The 47-year-old California-born entrepreneur chairs a family-owned group of businesses based in Saudi Arabia
Medina Spirit fought off three challengers in the stretch to win the Kentucky Derby by a half-length on Saturday, May 1, making Bob Baffert the winningest trainer in the race’s 147-year history, with seven victories.
Now people want to know more about Medina Spirit and the person who owns the winning horse.
Businessman and philanthropist Amr F Zedan founded Lexington-based Zedan Racing Stables five years back and now he has a Kentucky Derby winner in Medina Spirit. Zedan stated that being victorious in the Derby was a dream realized, shortly after his Bob Baffert-trained, 3-year-old won the 147th edition of the Run for the Roses at Churchill Downs.
“Naturally it was the Kentucky Derby, right? That’s the show. That’s what Bob said — that’s the show, that’s why we are here. I feel blessed, honored and humbled. I’ve rehearsed this speech in the shower and on the treadmill. Never thought I was going to do it, but here I am,” Zedan said before thanking his family.
Zedan Racing Stables tweeted, “Let’s celebrate our little horse that could — MEDINA SPIRIT made it into the record books as the 147th @kentuckyderby winner So humbled and grateful to have a #KyDerby winner & to help Baffert make history – What a fighter #DerbyDreams
The 47-year-old California-born entrepreneur chairs a family-owned group of businesses based in Saudi Arabia. A horse enthusiast, Zedan is an international polo player who jumped into ownership in 2016. “Fifteen months ago we met in the Dubai airport and this was the plan, and here we are,” Zedan said immediately after the race. “To Bob it’s not a job; it’s art. He’s a Picasso or a Michaelango.”
Zedan is the chairman of the Saudi Polo Federation, a board member of the Saudi Equestrian Authority and the owner of Zedan Racing Stables. He also owns and runs Zedan Polo, a team he is currently representing at the Silver Cup in Dubai and in the forthcoming Gold Cup.
“When I was young, I always loved sports in general, and I always loved horses as well,” Zedan said. “I was exposed to various sports, and polo was one of the sports I gravitated toward because it combined the ball and the horse. I watched a few movies that featured polo. ‘Pretty Woman’ was one of those movies, and I was captivated by it when I was a kid. I picked up the sport in the late 90s and early 2000s in Dubai and London, and the rest was history.”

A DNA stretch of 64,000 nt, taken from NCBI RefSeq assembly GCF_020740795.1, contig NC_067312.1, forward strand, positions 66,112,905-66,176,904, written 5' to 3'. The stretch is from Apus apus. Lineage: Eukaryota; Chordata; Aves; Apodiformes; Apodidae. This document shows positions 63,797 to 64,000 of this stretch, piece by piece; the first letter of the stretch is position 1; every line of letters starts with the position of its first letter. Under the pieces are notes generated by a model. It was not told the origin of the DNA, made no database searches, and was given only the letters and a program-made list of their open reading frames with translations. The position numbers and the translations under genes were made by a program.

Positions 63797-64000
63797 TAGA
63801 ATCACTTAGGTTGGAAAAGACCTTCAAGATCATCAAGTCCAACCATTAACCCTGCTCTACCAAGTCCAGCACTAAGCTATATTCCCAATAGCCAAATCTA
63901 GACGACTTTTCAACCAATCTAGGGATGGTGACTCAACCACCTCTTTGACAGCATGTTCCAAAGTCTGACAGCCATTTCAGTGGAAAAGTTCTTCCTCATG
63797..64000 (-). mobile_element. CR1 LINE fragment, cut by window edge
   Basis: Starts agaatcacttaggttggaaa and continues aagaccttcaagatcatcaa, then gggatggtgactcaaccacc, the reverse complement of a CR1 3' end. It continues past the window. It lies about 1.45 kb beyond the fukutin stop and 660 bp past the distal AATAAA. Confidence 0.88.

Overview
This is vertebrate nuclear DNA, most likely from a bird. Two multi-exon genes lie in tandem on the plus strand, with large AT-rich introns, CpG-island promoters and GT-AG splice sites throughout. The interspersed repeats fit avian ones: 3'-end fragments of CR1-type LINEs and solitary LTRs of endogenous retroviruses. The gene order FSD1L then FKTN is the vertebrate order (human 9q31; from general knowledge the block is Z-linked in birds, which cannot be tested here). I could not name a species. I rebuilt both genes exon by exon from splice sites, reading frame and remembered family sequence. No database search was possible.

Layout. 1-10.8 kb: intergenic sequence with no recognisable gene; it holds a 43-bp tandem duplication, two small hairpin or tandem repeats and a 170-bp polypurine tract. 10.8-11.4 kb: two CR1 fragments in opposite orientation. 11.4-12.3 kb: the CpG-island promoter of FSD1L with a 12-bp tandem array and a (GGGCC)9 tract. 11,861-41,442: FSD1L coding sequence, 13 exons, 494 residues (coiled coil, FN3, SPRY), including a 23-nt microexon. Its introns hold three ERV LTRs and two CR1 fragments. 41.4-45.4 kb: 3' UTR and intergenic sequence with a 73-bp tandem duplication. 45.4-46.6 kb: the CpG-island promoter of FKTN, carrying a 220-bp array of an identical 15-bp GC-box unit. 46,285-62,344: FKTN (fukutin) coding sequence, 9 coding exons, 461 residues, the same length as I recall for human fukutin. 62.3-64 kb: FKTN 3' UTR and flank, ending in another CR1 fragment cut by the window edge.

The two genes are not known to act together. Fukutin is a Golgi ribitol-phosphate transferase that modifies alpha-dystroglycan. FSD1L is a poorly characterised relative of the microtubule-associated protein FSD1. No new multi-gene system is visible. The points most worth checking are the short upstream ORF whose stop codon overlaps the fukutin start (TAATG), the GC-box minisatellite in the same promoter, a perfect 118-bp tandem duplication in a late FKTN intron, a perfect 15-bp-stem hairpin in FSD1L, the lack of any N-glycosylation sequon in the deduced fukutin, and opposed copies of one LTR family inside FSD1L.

“I’ve always been fascinated with horses, so it was just a natural progression. I do have my stables, Zedan Racing, based in Kentucky in the US, and my trainer is the Hall of Fame, six-time Kentucky Derby winner and two-time Triple Crown winner Bob Baffert. Bob needs no introduction, so I’m very privileged to work with him. We have a couple of horses that have been successful and a few that we hope will be successful, one of which was is a filly, Princess Nour, who just retired due to injury,” he added.
Medina Spirit has never finished worse than second in its six career starts and two of his three losses came to Life Is Good, who likely would have been the Derby favorite had he not been injured. “He doesn’t know how much he cost,” Baffert said, “but what a little racehorse.” Medina Spirit led all the way and ran one and a quarter miles in 2:01.02. Sent off at 12-1 odds, he paid $26.20, $12 and $7.60.
Baffert won back-to-back, having tied Ben Jones with his sixth victory last year when the race was run in September 2020 without spectators because of the Covid-19 pandemic. Velazquez became the first jockey to win consecutive Derbies since Victor Espinoza in 2014-15. The 49-year-old rider also completed the Kentucky Oaks-Derby double for the first time since Calvin Borel in 2009, having won the race for fillies on Friday, April 30.
The Derby, known as the Run for the Roses, is the longest-running sporting event in the United States, according to its website. It dates back to 1875. This year’s race had 19 horses after trainer Kenny McPeek announced on Twitter that his horse, King Fury, was scratched from the game due to a high fever and elevated white count.